Reflections on a Letter to ISIS

Dr. Homayra Ziad

The open letter to al-Baghdadi is just one example of the many Muslim voices raised in protest against the marriage of Islam and violence. 


On July 4th of this year, 126 high-ranking Muslim religious scholars, preachers, and community leaders around the world published an open letter to Abu Bakr al-Baghdadi, the leader of the self-declared Islamic State. In twenty-four points, and in no uncertain terms, the letter demolishes al-Baghdadi’s contention in multiple online sermons that ISIS acts in accordance with Islamic religious law. Rather, the statement maintains that al-Baghdadi is woefully ignorant of the credentials needed to issue a religious opinion that has normative weight. Issuing opinions in the realm of religious law is not a layman’s exercise. It requires sophisticated content knowledge and mastery of a methodology of reasoning and argumentation much like any lawyer would need today. The letter accuses al-Baghdadi of harboring simplistic and de-contextualized notions about the law, of cherry-picking Qur’anic verses to undergird his political ideology, and of mistaking severity for piety and healthy disagreement for apostasy. The authors of the letter dissect every action of ISIS through the lens of religious law. These include declaring jihad; establishing a “caliphate”; killing non-combatants, including children, journalists, and aid workers; destroying Islamic and other holy sites (graves and shrines); rebelling against the state; enslaving captives; abusing women; declaring Muslim enemies to be unbelievers; coercing people into Islam; enacting cruel and unusual punishments; and decrying allegiance to a nation state as un-Islamic. Each one of these actions, the letter maintains, is fundamentally opposed to Islamic morals and ethics as established by the historical consensus of religious scholars worldwide.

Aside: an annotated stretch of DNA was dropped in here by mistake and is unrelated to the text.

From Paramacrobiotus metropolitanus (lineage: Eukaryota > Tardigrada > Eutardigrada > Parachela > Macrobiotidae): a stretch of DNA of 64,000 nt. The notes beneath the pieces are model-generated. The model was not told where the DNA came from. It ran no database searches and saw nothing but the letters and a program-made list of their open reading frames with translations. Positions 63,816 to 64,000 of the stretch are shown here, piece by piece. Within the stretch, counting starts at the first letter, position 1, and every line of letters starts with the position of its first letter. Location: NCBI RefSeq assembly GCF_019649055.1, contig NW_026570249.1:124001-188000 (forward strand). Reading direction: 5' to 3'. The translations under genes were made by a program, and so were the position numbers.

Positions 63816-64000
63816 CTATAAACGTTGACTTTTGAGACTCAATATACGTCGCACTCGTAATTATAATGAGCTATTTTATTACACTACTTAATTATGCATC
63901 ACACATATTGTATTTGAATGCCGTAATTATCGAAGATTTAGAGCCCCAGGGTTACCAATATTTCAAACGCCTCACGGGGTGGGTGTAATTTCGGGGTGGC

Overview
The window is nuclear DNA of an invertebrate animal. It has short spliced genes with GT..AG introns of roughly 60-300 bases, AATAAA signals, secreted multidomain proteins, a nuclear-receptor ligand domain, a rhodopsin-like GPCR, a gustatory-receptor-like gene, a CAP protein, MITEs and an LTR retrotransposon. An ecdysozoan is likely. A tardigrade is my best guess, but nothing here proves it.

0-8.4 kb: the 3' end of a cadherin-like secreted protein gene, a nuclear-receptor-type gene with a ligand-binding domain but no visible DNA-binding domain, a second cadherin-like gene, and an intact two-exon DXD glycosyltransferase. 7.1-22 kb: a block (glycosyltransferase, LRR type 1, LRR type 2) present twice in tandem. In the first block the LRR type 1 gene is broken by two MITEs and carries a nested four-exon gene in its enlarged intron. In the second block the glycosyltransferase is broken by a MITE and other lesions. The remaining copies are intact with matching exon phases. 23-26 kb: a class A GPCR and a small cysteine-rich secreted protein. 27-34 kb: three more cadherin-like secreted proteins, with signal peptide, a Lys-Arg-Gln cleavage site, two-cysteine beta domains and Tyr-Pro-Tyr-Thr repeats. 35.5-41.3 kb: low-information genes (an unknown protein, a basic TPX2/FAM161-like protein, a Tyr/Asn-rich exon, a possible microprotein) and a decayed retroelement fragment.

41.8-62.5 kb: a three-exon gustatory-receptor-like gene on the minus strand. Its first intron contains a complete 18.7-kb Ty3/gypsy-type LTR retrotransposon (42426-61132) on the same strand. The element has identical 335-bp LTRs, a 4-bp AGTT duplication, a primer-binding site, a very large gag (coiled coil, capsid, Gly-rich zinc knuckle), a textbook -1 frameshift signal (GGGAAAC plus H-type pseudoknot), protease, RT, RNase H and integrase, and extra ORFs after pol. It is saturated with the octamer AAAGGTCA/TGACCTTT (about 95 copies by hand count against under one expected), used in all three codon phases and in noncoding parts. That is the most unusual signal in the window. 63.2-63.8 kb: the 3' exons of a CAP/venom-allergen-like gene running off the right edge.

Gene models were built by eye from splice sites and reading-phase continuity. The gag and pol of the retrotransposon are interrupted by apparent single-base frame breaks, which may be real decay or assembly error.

The letter is an antidote to a common question, often posed in exasperation: Why are Muslims silent in the face of atrocities committed by Muslims? I often pose a question right back: Does the silence that you perceive mean that nothing is being said? The reason that myriad Muslim peacemakers around the world never make it to the front page is a question that requires a conversation about media, money, and the politics of representation and would take much more space than this blog post to unpack. The open letter to al-Baghdadi is just one example of the many Muslim voices raised in protest against the marriage of Islam and violence.

Coming back to the letter, there is something almost grotesque about offering an intellectual response to the barbarity of men who kill bystanders for faulty knowledge of liturgy. But that is only if we imagine that the audience of this letter is ISIS. It is not. The barbarity of ISIS is not a question of misguided hermeneutics. Rather, the letter is meant to be read by any Muslim who would find some appeal in the goals of ISIS. Terrorism experts know that most recruits to terrorist groups like ISIS are only minimally versed in religious knowledge and easily duped by ideological appeals. Radicalization is a process that takes time, strategy, money, and commitment. The group’s recruitment strategies are sophisticated and involve the expert use of social media like Facebook and Twitter. Whether appealing to the pocketbook (ISIS pays its mercenaries well), psychological needs (disaffection, the need to belong) or ideology, al-Baghdadi and his fighters make ample use of scriptural texts in their calls to arms, portraying their fight as a just war and a religious obligation. The open letter to al-Baghdadi takes this argument head-on. And the letter has another purpose: to show ordinary Muslims, who are as shattered and confounded by global terrorism as the rest of the world, that they are not alone.

While the letter is a necessary and well-intentioned step in the global fight against terrorism, I take issue with some aspects of the authors’ methodology. In their privileging of the hermeneutic of mercy, the authors gloss over some of the more problematic historical interpretations of the Qur’an, particularly in the realm of slavery and war. Like the Bible, which was used for centuries to justify the enslavement of other human beings, the Qur’an, too, has been used in the pre-modern era to drum up support for reprehensible practices like concubinage, aggressive warfare, and slavery. As al-Baghdadi cherry-picks his way through religious commentary, such arguments may provide fodder for his worldview. Scripture is not a clear how-to manual for every ethical question. Rather, its narrative ambiguities are meant to activate human conscience and give us space to perfect our moral compass. The Qur’an was used to justify slavery. It was also used to argue for manumission and emancipation. The choice is ours.